Argument for the retirement of Times New Roman Font

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DocGuy

#1
I am curious to learn if anyone has come across opposition from internal members of your company to obsolete the use of Times New Roman font. One of my collegues referenced the article from Motive Guides site - creativepro.com /article/typetalk-do-s-and-don-ts

This is the first time I have ever heard of this and my company uses a manual paper document control system. Also argues that we do a bulk of our document usage on screen and not on paper.

The argument is that individuals whom work intimately with graphics and web design are frustrated with the font times new roman, and recommeds the universal retirement of the font.
 

bobdoering

Stop X-bar/R Madness!!
Trusted
#2
I am a big proponent of san-serif (Arial, et. al.) The gratuitous serifs actually do little to aid in reading ease. I am sure you will find studies that support either, but I vote for san-serif.
 
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DocGuy

#3
Also MicroSoft obsoleted Times New Roman in Word 2007 version but this change was not publicly annouced so very few know about it.
 

bio_subbu

Super Moderator
#5
I always prefer Serif font in all our company documentations, especially the FDA regulated industries (Medical Devices) the user manuals are printed in serif font. The USFDA’s "Write it Right"- (Recommendations for Developing User Instruction Manuals for Medical Devices Used in Home Health Care) is insisting to use serif font. (Please refer below, I just copy and pasted)

Serif is a style of print that has extra fine lines that finish off the main strokes of a letter. The print in this manual is Serif. The sans senif style has no extra strokes in the letters. The eye uses the extra strokes as anchors to stay on the correct line, making serif easier to read than sans serif in text. When you write text, use the serif style if possible. For individual words, such as headings and signal words, the sans serif style may be used”.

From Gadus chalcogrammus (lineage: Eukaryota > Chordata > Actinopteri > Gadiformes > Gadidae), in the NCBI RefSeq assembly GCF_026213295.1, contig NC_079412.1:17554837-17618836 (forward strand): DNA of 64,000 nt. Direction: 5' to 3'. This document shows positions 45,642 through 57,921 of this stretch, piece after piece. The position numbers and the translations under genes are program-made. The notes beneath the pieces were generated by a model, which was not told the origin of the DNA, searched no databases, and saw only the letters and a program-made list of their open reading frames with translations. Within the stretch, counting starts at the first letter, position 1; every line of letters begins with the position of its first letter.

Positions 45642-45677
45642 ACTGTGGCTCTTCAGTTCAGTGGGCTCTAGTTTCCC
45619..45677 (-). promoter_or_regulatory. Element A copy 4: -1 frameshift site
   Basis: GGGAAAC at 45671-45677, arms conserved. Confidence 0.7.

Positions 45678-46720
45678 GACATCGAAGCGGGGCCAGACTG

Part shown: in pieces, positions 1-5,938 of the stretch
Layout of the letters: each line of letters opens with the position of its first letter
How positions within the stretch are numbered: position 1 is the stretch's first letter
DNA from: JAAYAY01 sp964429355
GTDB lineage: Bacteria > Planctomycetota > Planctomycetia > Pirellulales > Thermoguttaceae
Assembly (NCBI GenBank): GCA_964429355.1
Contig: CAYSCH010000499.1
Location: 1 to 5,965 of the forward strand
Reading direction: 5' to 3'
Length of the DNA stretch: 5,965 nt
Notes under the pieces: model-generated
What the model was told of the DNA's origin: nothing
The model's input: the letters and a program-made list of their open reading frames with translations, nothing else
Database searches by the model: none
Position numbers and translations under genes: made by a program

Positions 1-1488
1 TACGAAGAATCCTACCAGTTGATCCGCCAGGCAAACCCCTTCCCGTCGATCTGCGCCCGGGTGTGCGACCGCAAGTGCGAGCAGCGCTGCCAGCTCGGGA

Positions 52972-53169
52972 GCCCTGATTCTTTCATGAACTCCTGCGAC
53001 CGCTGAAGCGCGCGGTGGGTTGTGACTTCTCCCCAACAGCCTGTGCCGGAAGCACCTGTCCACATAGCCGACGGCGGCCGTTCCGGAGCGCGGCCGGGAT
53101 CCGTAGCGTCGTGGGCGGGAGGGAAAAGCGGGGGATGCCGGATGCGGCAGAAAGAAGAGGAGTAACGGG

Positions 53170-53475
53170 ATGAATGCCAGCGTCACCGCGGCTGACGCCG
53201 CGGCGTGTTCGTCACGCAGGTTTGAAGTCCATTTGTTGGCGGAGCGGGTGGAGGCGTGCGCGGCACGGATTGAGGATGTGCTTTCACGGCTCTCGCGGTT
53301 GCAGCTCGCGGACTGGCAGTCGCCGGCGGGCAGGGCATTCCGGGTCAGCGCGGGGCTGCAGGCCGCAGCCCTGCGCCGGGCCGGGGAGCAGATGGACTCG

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True Position

#6
I am a big proponent of san-serif (Arial, et. al.) The gratuitous serifs actually do little to aid in reading ease. I am sure you will find studies that support either, but I vote for san-serif.
I must disagree. Serif's are great, my biggest complaint about Comic Sans was the 'sans'. Searching the internet finally found the solution: Comic Serif.
 

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SteelMaiden

Super Moderator
Super Moderator
#7
Also MicroSoft obsoleted Times New Roman in Word 2007 version but this change was not publicly annouced so very few know about it.
I'm not sure I am following what you are saying, we use Word 2007 and Times New Roman was the default font. I quickly changed mine to Arial. (or any other sans serif font) I absolutely hate reading anything in Times New Roman especially if it is used in the creation of forms.
 
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Duke Okes

#10
Interesting perspectives but on the scale of things to worry about this one isn't going on my list!
 

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